Bill McKibben—award-winning author, activist, educator—is fiercely curious.
“I’m curious about what went so suddenly sour with American patriotism, American faith, and American prosperity.”
Like so many of us, McKibben grew up believing—knowing—that the United States was the greatest country on earth. As a teenager, he cheerfully led American Revolution tours in Lexington, Massachusetts. He sang “Kumbaya” at church. And with the remarkable rise of suburbia, he assumed that all Americans would share in the wealth.
But fifty years later, he finds himself in an increasingly doubtful nation strained by bleak racial and economic inequality, on a planet whose future is in peril.
And he is curious: What the hell happened?
In this revelatory cri de coeur, McKibben digs deep into our history (and his own well-meaning but not all-seeing past) and into the latest scholarship on race and inequality in America, on the rise of the religious right, and on our environmental crisis to explain how we got to this point. He finds that he is not without hope. And he wonders if any of that trinity of his youth—The Flag, the Cross, and the Station Wagon—could, or should, be reclaimed in the fight for a fairer future.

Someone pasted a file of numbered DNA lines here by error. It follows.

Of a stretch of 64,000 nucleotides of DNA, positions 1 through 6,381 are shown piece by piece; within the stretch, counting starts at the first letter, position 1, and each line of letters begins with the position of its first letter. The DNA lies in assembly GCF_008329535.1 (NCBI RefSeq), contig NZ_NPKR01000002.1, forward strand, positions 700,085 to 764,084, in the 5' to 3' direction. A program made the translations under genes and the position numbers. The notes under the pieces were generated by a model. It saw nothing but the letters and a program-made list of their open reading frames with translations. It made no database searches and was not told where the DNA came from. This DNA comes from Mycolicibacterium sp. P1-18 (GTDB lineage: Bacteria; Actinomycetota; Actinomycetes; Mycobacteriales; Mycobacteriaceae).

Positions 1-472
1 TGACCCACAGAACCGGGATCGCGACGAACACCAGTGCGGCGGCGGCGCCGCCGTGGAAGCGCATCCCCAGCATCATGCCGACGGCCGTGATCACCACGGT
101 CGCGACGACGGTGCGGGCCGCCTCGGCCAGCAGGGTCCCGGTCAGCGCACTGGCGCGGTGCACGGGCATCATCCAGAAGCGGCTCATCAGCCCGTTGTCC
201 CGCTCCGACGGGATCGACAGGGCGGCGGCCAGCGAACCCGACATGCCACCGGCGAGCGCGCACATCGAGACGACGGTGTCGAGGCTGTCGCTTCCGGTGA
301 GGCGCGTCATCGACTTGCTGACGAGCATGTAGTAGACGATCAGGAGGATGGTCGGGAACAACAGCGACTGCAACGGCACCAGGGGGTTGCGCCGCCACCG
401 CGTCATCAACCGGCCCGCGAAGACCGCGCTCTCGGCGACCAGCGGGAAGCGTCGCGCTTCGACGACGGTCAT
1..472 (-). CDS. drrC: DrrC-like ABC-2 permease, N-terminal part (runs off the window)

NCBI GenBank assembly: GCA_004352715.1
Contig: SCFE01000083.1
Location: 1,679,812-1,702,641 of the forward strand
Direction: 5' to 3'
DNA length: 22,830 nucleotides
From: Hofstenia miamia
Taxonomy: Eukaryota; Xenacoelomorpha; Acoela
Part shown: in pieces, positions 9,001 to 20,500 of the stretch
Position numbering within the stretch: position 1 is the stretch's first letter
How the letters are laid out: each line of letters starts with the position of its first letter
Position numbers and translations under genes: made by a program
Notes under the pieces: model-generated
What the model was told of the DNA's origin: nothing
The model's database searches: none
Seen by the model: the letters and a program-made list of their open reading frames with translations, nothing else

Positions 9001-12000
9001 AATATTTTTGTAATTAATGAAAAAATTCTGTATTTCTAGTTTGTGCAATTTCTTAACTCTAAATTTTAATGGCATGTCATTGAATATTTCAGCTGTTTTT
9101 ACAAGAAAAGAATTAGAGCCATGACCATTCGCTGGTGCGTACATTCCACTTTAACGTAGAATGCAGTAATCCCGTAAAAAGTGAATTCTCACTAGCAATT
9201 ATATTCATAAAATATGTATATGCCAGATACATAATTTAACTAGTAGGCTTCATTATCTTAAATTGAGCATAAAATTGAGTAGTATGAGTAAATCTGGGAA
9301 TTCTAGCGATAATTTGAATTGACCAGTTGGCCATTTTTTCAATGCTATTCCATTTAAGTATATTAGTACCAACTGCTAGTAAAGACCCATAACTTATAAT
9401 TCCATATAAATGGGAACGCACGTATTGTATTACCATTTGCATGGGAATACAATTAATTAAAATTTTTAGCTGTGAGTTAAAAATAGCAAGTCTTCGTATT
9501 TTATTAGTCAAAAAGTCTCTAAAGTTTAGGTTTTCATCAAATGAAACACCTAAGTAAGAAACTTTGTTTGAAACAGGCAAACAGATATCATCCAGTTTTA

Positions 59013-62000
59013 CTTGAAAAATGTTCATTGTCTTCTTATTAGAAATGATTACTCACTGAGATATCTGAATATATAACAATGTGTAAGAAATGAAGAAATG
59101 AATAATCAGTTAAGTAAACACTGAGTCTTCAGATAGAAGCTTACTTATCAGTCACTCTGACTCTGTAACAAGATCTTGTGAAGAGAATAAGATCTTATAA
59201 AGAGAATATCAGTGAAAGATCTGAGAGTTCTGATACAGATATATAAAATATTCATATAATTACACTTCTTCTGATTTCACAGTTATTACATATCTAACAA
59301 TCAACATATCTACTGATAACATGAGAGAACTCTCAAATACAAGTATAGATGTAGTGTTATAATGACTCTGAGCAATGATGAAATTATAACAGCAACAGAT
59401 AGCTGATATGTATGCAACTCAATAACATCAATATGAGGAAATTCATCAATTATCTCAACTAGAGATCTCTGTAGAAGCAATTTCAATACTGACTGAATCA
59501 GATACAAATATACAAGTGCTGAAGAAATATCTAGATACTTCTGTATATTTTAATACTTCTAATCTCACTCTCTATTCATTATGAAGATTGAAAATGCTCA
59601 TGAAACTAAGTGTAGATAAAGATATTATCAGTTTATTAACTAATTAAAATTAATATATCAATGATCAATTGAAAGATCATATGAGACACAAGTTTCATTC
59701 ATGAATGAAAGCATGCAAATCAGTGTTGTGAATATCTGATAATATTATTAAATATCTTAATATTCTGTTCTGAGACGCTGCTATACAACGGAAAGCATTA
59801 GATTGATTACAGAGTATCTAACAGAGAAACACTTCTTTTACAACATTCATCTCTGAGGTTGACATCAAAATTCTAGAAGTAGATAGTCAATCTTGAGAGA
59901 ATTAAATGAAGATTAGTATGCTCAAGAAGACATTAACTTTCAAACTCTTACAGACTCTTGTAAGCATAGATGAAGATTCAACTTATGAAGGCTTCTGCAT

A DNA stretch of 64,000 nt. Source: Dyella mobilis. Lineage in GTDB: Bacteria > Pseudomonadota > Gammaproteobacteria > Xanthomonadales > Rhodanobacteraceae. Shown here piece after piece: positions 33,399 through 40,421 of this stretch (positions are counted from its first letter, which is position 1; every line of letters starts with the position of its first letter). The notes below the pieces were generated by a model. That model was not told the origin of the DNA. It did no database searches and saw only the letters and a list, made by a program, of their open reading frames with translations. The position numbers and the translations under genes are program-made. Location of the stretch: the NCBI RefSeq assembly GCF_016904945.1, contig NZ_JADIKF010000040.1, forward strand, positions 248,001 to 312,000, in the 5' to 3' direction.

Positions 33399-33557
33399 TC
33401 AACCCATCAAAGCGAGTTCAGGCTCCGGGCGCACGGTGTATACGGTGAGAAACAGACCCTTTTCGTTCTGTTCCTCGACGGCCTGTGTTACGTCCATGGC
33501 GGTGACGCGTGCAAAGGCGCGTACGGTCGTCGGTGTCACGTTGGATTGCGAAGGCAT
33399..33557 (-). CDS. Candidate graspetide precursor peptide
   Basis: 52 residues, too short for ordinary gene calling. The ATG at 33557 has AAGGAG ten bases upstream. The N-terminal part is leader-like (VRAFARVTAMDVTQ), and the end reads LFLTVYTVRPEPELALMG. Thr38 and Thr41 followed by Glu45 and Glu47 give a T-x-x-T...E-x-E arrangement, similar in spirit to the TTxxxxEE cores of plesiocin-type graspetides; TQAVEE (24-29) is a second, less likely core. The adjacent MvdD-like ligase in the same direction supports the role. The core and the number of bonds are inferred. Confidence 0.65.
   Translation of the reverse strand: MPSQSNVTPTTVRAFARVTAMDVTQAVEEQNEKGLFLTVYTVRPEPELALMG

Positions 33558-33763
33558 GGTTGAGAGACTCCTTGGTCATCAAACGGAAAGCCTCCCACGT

The dark heart of American racism, alienation, and environmental destruction lies in suburbia, according to this anguished jeremiad. McKibben (Falter) spotlights his 1960s boyhood hometown of Lexington, Mass., birthplace of the American Revolution and now an affluent Boston suburb, as the flip side of the American dream: full of high-minded liberalism, but careful to keep low-income, racially mixed housing out of its lily-white confines; a former bastion of Puritan religious communality now corroded by individualism and spiritual consumerism; and a redoubt of the fossil fuel guzzling suburban economy that's heating the climate. McKibben's critique of suburbia is a familiar one, updated with contemporary twists. He presents a convincing case against suburban zoning codes that essentially ban affordable housing; less cogently, he calls for reparations to redistribute wealth accrued from racist housing policies of the past (while admitting that he's "not sure" what form they should take) and claims that his fellow boomers are "about to be the first generation to leave the world a worse place than when we found it," ignoring the steady, global rise in living standards of recent decades. Sharp autobiographical sketches and social commentary combined with too much ill-considered hand-wringing make this a mixed bag.